This post contains spoilers! Gears Of War
is a series I'm constantly on the fence about. As much as I love the series for it's cover-based gameplay, giant setpieces, and huge suite of modes and options giving the player great value for their money, it's not a series without some deep flaws. The characters are all cartoons, right down to their thick-necked, impossibly proportioned character models and ridiculous "ooh rah" mentality. Unless you're willing to read the novelizations and comic books, there's not a whole lot of interesting stuff going on from a story perspective. It's a bunch of war movie cliches and melodramatic nonsense that telegraphs every character moment and plot twist by signal flare.
The first Gears
game is, to my mind, the only one that had the right tone: it was a romp. There were serious moments, or moments we were meant to take seriously, but it was all in service of blowing shit up. It seems that, once the first game set the world on fire, the writers never quite found their footing. They had to make the narrative more and more grandiose to match the level of attention heaped upon the game and it's never really been to the series' benefit. It certainly made for some excellent setpieces but the stubborn refusal of characters to act human rubbed against ham-handed moments so incongruous to what came before that my reaction was to sputter with laughter, not get choked up.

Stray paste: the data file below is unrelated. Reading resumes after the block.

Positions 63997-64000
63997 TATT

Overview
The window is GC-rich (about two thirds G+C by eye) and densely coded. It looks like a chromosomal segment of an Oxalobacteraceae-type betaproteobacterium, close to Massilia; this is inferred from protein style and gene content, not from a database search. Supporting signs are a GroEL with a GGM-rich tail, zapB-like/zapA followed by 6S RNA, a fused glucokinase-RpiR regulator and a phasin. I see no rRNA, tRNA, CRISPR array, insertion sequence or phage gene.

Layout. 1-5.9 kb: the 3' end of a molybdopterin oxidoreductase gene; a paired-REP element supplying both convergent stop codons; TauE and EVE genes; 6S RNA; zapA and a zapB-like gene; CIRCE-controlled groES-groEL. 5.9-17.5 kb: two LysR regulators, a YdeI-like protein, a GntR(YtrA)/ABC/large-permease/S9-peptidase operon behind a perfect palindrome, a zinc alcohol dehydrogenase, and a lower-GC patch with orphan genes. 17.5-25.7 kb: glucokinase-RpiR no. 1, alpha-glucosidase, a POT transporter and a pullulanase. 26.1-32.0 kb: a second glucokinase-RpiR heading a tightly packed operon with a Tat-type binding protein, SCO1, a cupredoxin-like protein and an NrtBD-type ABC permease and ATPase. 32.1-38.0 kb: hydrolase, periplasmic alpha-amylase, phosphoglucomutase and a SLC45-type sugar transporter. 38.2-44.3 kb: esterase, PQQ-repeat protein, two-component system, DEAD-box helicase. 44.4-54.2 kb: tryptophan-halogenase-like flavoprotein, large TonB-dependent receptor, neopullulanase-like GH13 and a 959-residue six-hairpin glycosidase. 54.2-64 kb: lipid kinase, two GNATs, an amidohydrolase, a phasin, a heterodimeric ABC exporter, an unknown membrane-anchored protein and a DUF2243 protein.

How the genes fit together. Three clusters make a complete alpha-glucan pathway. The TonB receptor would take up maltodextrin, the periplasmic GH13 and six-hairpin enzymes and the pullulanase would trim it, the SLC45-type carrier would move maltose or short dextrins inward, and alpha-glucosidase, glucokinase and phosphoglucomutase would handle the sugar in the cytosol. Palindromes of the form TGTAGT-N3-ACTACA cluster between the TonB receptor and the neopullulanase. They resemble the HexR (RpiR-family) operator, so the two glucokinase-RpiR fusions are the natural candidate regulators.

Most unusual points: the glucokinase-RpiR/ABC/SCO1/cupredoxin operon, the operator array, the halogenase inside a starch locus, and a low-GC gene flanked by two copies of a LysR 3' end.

As a sidenote: there's plenty of people who like to act as though the narrative of the Gears
games are bulletproof. Why question something so resolutely stupid? Well, for the same reason I was one of the guys criticizing the storytelling issues in Mass Effect 3
: if the writers want us to take their story seriously, we have to oblige them and judge it as such. If this were Bulletstorm
, I'd let a lot of things pass because they never wanted to be anything more than a ridiculous shooter. While Gears
may have started as a ridiculous shooter, it discovered ambitions along the way they could never pull off. If you just want to shoot stuff, you can pretty much stop wasting your time with this article now. It's still really good at that.
This was all supposed to change with Gears Of War: Judgement
. Developers People Can Fly, those responsible for the aforementioned Bulletstorm
, are solid developers picking up a very tried-and-true series. There's no pressure to reinvent it, merely give it a twist while Epic proper works on the first next-gen Gears
game. It's role as a placeholder actually works in it's favor because it means they can take more chances than Gears Of War 4
can. They picked game journalist and respected author Tom Bissell to write the game, lending a little credibility to the series and hopefully moving it beyond the Random Quip Generator it had been up to that point. Based on the hushed tones other game journalists spoke of Bissell in, I figured good things were in store.
Sadly, the campaign is only a marginal success... mostly due to the unimpeachable gory action the series is known for.